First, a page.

Ernesto Galarza 'a man of conviction and action'

Ernest Galarza was born on August 15, 1905 in Jalcocotan, Nayarit, Mexico. During that period of time the Mexican Revolution was occurring in which they will take younger boys to participate in it, but Galarza's mom did not agree with it so she decided to migrate to the United States with her son and her brothers to avoid the revolution and so that Ernesto wouldn't to be taken away. When they settled to Sacramento, California the only jobs available for them were as field workers. His mom also decide to enroll him in the school nearby but it was a little hard for Ernesto Galarza to accommodate to a new culture so when he was introduced to the school he felt so much better because he saw that everyone was just like him. "He was brown like us, a plump kid with shiny black hair comb straight back, neat, cool, and faintly obnoxious." -Galarza . He became a spokesperson for the rest of the field workers at the age of eight due to he was the only one who spoke English at the time and later on he realized the unfair treatment and wages that they were receiving.

One of Ernesto Galarza's goal was to simply improve working conditions for the working class latinos but in order to achieve this he had to prepare in a educational way and do research to get his voice heard. One of Galarza's first project was being in the Pan American Union during the 1940s where he was appointed chief. During his residence with the Pan American Union, he wrote numerous reports on various aspects of Latin America. He then resigned couple years later because the U.S State Government was influencing the Bolivian government not to sign laws which will benefit the Bolivian tin workers as in better wages and working conditions.

Bolivian Tin Workers

While still being in the Pan American Union his was also interested in Mexican farm workers that were in the USA. Most of the workers were under the Bracero Program which exploited them so that the U.S. will benefit from the agribusiness. The conditions that these braceros were in, were very terrible because most braceros were in camps and were isolated from everyone else. Galarza had to go out and look for these braceros and let them know about the strikes and convinced them to boycott and go on strikes.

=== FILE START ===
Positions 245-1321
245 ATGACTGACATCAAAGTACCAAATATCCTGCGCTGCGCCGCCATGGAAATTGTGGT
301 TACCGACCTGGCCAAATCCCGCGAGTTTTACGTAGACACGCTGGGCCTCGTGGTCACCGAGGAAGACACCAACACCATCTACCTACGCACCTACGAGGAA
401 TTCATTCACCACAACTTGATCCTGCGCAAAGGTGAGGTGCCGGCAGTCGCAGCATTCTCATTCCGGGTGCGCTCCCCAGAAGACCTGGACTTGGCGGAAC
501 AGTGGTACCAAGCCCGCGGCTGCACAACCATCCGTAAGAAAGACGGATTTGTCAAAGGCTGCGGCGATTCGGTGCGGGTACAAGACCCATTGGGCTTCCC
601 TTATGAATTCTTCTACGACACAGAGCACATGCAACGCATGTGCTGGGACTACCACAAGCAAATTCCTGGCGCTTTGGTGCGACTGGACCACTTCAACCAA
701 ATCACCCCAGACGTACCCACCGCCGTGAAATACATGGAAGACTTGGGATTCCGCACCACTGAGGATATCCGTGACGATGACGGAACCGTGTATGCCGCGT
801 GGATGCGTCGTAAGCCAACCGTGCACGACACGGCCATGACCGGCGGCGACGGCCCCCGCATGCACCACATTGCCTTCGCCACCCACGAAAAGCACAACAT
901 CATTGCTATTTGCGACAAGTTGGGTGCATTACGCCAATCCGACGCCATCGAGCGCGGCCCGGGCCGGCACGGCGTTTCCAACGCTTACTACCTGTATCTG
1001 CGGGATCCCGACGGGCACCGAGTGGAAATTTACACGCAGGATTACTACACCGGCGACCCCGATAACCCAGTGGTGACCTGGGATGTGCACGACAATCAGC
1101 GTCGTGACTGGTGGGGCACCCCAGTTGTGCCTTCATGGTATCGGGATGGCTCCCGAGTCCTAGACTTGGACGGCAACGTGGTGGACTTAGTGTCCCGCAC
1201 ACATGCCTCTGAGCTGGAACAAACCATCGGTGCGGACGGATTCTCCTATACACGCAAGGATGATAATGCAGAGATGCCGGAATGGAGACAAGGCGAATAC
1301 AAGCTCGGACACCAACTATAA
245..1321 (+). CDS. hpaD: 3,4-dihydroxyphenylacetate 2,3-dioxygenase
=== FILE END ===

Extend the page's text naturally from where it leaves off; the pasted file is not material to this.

These issues were very important or Galarza because his whole goal was to be able to help farmworkers receive better working conditions and better wages. A famous strike that he participated was the DiGiorgio strike of 1970 which was part of a task when he was part of the National Farm Labor Union. DiGiorgio was a big fruit growing corporation, bif the water that was running through the crop what were being handle by the field workers was dirty. This is what made Galarza go and tell the farm workers to stop cultivating the crops and to just boycott.

In 1964 he completed Merchants of Labor, where he moved to LA to worked for one year as an Economic and Opportunity Agency officer. This was another way he helped the Latino Community and the Chicano movement because it showed his focus and organizing efforts on the Mexican urban working-class population for the remainder of his life.

Not only was Galarza an activist leader but he also became an author, he wrote many books about the farm labor. He authored Spiders in the House and Workers in the Field (1970), Barrio Boy (1971), Mexican Americans in the Southwest (1969), and Farmworkers and Agribusiness (1977), all these books have a different meaning behind it. For example "Barrio Boy" is mainly about his life and how he felt from transitioning from one country to another. Galarza mentions two reasons why he wrote this book and he mention how there's a " historical and one psychological". The historical reason is that he acknowledges the importance of his experience historically, since many families have migrated from small Mexican villages and landed in the United States. The psychological side is the author's desire to communicate his confidence in his self-image as a Mexican immigrant..

Mr. Ernesto Galarza, died in 1984 but all his hard work and sacrifice that he put in so that the farm workers would have 'equal rights' still continues to this day. He inspire many to continue the strikes and the boycotts like, Cesar Chavez who was another farm labor activist that also fought for appropriate wages and working conditions for the farm workers. Galarza changed the perspective of many regarding the farm workers because he went through the discrimination himself when he had first settled in California and this is what made other realize and consider their rights.


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